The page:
An experiment to improve conditions for the endangered Delta smelt appears to be working.
Scientists are trying to boost the smelt's food supply chain by creating a bloom in tiny plants called phytoplankton.
"We need the green stuff in order to grow zooplankton, the small microscopic shrimp that Delta smelt rely on," says Ted Sommer, the California Department of Water Resources' lead scientist on the project.
Sommer says state, federal and local water districts released water through the Yolo Bypass - a wetland and tidal slough corridor of the Sacramento River system - and into the Delta, where it created a ten-fold increase in phytoplankton.
Some Central Valley farmers blame efforts to save the smelt for reducing water supplies. But Sommer says for this experiment, the water was only redirected.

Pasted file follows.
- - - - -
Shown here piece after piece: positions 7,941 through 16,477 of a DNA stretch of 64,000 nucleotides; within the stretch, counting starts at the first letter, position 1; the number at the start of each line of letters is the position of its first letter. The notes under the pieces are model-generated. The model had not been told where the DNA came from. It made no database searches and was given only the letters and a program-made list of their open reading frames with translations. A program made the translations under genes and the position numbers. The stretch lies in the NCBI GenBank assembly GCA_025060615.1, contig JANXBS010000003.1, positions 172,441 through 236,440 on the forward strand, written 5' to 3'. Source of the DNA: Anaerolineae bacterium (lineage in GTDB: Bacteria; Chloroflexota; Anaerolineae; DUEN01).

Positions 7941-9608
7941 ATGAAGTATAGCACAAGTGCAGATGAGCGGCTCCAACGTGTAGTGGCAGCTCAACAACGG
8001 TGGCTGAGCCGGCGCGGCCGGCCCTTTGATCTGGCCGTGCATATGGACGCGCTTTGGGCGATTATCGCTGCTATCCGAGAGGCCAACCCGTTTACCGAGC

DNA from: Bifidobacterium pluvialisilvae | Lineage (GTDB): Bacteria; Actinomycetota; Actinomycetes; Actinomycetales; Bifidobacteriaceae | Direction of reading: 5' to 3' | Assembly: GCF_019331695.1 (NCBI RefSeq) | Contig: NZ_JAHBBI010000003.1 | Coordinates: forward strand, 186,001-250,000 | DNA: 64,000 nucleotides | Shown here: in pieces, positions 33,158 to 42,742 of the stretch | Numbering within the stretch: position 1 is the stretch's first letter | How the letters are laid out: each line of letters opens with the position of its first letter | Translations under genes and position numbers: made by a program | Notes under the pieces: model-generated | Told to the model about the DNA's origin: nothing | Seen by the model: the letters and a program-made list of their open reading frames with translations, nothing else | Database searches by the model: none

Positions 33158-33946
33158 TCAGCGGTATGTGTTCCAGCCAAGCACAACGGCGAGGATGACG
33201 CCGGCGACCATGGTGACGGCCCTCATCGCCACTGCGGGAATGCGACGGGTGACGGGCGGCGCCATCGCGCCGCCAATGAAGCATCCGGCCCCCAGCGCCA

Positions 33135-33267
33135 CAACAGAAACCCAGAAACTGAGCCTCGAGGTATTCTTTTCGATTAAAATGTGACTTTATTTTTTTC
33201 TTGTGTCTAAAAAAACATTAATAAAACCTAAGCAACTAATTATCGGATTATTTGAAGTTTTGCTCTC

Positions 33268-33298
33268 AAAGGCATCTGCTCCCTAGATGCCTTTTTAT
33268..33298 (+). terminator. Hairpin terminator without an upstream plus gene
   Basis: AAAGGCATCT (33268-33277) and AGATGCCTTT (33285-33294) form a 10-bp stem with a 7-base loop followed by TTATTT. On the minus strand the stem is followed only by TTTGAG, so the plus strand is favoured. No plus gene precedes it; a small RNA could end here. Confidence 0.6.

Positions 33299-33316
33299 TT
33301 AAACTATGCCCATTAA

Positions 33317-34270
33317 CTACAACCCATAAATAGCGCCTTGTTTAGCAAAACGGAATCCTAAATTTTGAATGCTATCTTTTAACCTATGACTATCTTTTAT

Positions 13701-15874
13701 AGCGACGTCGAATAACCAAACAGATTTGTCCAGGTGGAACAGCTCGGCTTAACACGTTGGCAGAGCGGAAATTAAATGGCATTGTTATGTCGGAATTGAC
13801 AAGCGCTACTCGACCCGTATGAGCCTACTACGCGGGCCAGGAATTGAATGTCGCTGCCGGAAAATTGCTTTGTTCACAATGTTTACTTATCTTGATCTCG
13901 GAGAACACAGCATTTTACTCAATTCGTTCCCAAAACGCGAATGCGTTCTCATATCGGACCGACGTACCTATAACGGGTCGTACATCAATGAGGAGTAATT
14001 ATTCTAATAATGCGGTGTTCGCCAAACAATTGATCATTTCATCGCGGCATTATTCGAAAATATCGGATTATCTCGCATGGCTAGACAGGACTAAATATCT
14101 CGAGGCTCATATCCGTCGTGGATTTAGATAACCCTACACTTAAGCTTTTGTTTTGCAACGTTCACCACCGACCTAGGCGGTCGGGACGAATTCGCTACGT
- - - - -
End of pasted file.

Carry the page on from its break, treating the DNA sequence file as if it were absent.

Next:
"Water was diverted from the Sacramento River, run through the Yolo Bypass, but then it flows right back into the Sacramento River," says Sommer. "So it's still available downstream."
The project is part of a larger effort to save the endangered smelt, called the Delta Smelt Resiliency Stragegy. Scientists are also studying whether to add sand - used by smelt for spawning - in some Delta areas.